By Johnny Stringer
There are those who maintain that the expression “doctrine of Christ” in 2 John 9 does not mean Christ’s doctrine. They affirm that it means doctrine about Christ. They say that from the standpoint of grammar, the expression could mean either Christ’s doctrine or doctrine about Christ, but contend that the context proves that when John used the expression he meant doctrine about Christ.
It is my conviction, however, that the context does not support their conclusion., I believe that the context indicates that when John used the expression “doctrine of Christ,” he meant Christ’s teaching. It is Christ’s teaching that John stressed from the beginning of the letter.
Note the emphasis placed on truth (Christ’s teaching) in verses 1-2. Then in verse 4 John expressed his joy that the elect lady’s children were “walking in truth” (abiding in Christ’s teaching). Again in verse 6 John stressed the importance of walking after His commandments. Thus, the point that was uppermost in John’s mind when he penned this letter was walking in truth (abiding in Christ’s teaching).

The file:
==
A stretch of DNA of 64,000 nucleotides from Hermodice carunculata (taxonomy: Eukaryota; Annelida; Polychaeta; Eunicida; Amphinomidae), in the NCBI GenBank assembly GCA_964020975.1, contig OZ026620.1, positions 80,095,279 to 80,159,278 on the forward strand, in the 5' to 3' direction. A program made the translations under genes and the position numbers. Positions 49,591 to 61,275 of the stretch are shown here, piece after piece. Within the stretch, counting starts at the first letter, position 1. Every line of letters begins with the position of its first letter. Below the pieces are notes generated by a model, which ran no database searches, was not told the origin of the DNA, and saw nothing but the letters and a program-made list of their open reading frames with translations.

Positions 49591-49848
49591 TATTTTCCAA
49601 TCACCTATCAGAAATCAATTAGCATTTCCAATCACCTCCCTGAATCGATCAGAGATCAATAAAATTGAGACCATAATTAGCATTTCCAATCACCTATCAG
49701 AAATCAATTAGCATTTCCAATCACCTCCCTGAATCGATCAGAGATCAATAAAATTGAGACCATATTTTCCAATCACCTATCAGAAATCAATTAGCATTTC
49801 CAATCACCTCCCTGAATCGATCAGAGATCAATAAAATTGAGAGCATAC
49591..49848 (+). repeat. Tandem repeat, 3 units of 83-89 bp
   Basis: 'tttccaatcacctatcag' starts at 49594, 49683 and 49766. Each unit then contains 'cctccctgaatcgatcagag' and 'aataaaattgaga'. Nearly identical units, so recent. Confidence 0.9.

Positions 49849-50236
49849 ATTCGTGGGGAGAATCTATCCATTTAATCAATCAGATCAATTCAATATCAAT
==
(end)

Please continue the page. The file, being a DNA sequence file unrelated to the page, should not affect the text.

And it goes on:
Those who maintain that the expression “doctrine of Christ” in verse 9 means doctrine about Christ point to verse 7. They observe that according to verse 7 the particular error John had in mind was that of the deceivers who denied that Christ had come in the flesh. This error John mentioned in verse 7 was erroneous teaching about Christ; thus, it is concluded that John must have meant doctrine about Christ in verse 9, referring only to the one specific error named in verse 7.
It is true that the error that was a particular threat when John wrote was the error mentioned in verse 7. However, the teaching of this particular error was but one specific instance of not abiding in truth. The general principle of abiding in Christ’s teaching is that which John stressed throughout the letter, and verse 7 simply mentions one particular violation of that principle.
Truth Magazine, XVIII:33, p. 13
June 20, 1974